Romness Methodist Church

The Romness Methodist Church was started by Rev. L. Trelstad of the American Sunday School Union.  Rev. Trelstad held worship services in the pioneer homes in Romness mainly during the winter of 1901.

The congregation organized by presiding elder, J.A. Jacobsen in May of 1901 was known as the Romness Methodist-Episcopal congregation.  At the John and Karen (Vestern) Hogenson's grove, camp meeting was held.  The guest pastors who participated in these services were Martin Hellerud, Fritz and Anton Trelstad.  Before the church was built, the congregation met in the schoolhouses and in the homes until 1903 when Mr. and Mrs. Peter Idsvoog gave the land where the church building was erected.  The congregation received the charter May 6, 1903.  Three names mentioned on the charter were Peter P. Idsvoog, Gudmund Gudmundson, and John Hogenson.  The church was dedicated in 1904, free of debt.  The congregation never had a loan on their church building.  T.M. Hauge was the pastor and H.C. Munson was the presiding elder when the church was built and dedicated.  Rev. Hauge served the congregation for several years.

Twenty-four pastors have served the congregation:

  1. Fritz Trelstad served before the church was built
  2. T.M. Hauge, first pastor after the church building was erected
  3. N.C. Hanson, whose family occupied the classroom area (now the kitchen) for a while
  4. A.W. Rosness
  5. H.O. Jacobson
  6. C.A. Joranson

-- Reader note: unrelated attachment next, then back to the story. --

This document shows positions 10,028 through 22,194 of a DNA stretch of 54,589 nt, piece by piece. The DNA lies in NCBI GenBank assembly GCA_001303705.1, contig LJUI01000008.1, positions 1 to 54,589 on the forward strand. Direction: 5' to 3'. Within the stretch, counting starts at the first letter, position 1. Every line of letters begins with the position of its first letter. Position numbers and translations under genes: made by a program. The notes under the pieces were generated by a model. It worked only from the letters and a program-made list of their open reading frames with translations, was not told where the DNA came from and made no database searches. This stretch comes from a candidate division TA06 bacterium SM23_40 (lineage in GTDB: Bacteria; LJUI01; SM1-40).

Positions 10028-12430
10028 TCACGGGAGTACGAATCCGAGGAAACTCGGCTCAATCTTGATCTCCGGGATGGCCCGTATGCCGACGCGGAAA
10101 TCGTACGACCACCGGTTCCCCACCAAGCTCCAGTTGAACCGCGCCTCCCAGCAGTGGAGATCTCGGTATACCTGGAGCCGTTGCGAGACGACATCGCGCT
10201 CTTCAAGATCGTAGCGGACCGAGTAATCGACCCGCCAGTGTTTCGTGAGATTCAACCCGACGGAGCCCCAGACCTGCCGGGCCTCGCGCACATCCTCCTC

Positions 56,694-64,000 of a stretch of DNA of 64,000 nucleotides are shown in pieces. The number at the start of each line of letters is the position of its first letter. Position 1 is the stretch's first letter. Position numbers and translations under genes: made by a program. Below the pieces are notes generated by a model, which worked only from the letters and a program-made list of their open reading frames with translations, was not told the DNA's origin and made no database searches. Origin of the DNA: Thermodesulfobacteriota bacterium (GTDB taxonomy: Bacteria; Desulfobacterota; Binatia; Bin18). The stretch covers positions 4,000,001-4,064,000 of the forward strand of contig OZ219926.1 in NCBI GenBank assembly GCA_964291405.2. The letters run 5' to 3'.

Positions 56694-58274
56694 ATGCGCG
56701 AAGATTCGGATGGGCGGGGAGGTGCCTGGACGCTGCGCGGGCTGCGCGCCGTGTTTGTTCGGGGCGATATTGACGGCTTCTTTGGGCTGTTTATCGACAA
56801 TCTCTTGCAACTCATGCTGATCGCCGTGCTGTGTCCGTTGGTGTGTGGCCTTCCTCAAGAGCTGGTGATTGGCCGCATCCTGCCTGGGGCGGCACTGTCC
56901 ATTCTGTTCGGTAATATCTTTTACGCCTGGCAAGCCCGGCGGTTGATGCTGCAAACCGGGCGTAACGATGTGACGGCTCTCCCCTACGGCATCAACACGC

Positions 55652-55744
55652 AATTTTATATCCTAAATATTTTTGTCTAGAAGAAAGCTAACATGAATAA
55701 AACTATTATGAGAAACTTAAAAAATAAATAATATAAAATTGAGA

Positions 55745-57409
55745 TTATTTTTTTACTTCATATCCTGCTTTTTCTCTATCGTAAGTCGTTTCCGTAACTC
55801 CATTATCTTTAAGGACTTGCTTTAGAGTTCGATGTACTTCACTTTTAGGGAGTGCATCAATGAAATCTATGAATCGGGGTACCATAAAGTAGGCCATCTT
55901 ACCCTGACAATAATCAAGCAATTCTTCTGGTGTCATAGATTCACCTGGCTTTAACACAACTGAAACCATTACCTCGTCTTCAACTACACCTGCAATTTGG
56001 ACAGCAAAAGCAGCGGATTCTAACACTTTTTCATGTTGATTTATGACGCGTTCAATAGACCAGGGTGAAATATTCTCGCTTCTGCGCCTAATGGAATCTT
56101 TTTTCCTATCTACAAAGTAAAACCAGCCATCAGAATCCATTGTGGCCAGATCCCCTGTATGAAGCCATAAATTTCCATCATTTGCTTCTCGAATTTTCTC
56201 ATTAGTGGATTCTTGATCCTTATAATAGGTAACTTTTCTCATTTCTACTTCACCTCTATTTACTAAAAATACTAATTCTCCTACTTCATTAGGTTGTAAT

7. J. Korsmo
  8. G. Gilbertson, (later known as Gilberts)
  9. O. Asp
  10. B. Oakland
  11. Lee Paulson
  12. G. Hjelmaas
  13. John Nymark
  14. Loren Pugsley
  15. Alfred Anderson
  16. C.H. Nelson
  17. Ralph W. Davis
  18. Chris F. Miller
  19. William Samuel
  20. Glen S. Gabel
  21. D. James Farnham
  22. Robert F. Collitt
  23. Doyle A. Buss
  24. Lionel P.A. Muthiah

Pastors from the McVille-Hamlin Parish, Hillsboro-Finley Parish and Finley-Hope Parish served until 1968.  The church is still a part of the United Methodist Conference.  The descendents and relatives of the late John and Karen Hogenson held a service in August of 1973 and again in August of 1975 when they gathered for their family reunion.  Those are the only two services held at the church since 1968.

Twenty-seven are buried at the cemetery including two infant graves, unknown as to location of the graves.  They were buried in the early 1900's.

There are a few individuals who are still members of this congregation.

Source: Cooperstown, North Dakota 1882-1982 Centennial Page 158 

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